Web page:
Section 7. Worker Rights
b. Prohibition of Forced or Compulsory Labor
The law prohibits all forms of forced or compulsory labor, but the government did not always effectively enforce the law. Lack of coordination among ministries and the sporadic implementation of standard operating procedures hampered enforcement. Penalties of eight to 15 years in prison were sufficiently stringent to deter violations, but they were seldom enforced. Some law enforcement organizations trained their officers to adopt a victim-centered approach to human trafficking. The government continued to identify trafficking victims but prosecuted and convicted a small number of traffickers.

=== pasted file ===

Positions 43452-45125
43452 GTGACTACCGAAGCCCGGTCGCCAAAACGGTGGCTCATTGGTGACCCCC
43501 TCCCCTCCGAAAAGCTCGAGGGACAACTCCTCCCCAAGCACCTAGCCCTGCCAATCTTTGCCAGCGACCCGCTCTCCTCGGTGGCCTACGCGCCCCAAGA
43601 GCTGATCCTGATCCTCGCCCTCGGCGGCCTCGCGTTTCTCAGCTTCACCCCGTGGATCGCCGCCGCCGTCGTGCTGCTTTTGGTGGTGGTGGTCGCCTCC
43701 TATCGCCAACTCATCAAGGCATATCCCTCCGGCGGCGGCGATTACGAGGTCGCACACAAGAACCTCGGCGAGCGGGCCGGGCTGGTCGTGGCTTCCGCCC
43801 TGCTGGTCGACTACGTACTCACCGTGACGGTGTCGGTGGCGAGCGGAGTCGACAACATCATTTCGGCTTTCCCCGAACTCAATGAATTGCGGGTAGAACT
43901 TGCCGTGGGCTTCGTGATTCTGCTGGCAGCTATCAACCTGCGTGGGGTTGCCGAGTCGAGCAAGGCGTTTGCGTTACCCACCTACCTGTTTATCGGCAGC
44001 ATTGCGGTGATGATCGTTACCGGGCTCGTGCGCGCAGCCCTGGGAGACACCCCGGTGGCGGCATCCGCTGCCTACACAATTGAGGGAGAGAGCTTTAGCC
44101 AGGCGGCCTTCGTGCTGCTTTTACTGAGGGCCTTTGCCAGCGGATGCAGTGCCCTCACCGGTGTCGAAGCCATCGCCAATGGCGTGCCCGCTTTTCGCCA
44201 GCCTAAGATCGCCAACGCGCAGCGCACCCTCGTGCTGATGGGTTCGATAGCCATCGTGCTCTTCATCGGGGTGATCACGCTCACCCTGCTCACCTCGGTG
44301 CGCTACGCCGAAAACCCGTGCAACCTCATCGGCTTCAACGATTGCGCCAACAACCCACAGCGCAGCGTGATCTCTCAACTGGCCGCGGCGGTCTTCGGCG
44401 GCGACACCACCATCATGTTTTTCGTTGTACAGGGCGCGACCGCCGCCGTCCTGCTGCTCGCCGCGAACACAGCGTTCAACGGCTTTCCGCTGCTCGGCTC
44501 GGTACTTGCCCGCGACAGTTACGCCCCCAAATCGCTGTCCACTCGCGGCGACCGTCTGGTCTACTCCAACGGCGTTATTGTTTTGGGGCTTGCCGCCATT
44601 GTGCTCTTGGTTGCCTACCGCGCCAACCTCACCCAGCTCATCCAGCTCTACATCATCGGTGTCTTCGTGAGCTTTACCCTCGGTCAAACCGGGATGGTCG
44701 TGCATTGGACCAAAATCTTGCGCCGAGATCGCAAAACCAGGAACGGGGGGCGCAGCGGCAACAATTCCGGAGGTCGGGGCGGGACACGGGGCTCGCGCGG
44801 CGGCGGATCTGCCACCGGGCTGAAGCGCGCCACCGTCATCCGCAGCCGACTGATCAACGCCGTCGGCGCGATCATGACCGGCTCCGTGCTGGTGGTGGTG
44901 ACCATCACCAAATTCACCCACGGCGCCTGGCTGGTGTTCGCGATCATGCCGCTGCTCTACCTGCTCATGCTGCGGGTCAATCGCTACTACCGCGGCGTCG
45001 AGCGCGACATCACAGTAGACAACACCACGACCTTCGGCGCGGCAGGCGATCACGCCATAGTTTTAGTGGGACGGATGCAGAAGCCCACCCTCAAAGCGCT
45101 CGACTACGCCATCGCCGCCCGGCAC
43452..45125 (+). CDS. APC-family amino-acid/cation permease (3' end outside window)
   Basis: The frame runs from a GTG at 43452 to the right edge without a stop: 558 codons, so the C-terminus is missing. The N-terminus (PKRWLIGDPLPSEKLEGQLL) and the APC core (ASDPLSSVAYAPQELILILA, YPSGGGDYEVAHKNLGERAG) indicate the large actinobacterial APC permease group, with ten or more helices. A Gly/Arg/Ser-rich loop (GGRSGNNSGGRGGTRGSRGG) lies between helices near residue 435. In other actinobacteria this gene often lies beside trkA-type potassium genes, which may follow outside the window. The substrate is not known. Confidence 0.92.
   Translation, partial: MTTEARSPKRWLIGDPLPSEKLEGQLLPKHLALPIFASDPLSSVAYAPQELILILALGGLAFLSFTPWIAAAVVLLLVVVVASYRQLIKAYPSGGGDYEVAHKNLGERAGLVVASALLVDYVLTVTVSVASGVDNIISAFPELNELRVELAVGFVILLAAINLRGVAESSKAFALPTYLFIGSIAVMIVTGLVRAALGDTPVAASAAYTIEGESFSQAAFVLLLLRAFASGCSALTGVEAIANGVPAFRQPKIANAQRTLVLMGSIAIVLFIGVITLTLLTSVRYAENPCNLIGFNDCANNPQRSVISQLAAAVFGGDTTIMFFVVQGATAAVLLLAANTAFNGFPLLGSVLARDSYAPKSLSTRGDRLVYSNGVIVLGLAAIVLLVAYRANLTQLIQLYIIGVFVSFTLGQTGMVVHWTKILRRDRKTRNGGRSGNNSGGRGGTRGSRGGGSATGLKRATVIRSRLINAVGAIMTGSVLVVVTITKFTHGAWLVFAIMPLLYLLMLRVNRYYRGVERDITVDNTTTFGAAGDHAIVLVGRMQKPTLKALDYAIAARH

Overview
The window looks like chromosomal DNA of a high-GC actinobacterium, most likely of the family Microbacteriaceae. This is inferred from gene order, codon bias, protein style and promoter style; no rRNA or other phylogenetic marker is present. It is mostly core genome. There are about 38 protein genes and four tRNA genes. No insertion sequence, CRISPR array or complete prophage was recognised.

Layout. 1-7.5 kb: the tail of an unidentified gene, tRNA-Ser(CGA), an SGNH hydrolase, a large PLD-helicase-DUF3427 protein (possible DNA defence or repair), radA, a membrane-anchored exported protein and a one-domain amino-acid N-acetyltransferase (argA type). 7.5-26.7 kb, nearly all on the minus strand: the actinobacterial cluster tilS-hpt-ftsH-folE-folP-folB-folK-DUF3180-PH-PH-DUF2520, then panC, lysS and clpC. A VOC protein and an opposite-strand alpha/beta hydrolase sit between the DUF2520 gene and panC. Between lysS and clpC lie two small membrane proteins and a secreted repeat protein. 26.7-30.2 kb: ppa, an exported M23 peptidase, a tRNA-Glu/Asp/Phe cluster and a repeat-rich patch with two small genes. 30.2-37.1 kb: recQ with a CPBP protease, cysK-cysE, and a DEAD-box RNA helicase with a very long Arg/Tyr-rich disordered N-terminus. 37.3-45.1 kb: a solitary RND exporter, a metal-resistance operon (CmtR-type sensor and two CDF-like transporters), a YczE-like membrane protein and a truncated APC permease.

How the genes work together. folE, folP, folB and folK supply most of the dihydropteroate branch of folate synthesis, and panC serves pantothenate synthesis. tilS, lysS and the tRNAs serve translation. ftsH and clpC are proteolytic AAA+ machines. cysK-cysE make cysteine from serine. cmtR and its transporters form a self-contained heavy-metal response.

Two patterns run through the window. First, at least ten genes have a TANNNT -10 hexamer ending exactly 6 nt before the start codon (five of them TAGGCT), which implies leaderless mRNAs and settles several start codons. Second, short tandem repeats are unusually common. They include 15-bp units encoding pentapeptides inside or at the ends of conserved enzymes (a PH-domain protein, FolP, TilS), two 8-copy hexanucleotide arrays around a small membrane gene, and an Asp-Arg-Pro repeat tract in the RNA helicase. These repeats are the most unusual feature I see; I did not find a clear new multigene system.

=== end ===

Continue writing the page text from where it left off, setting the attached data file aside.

The Labor Inspectorate reported no cases of forced labor in the formal sector during the year. See section 7.c for cases involving children in forced labor in the informal sector.
Also see the Department of State’s Trafficking in Persons Report at www.state.gov/j/tip/rls/tiprpt/.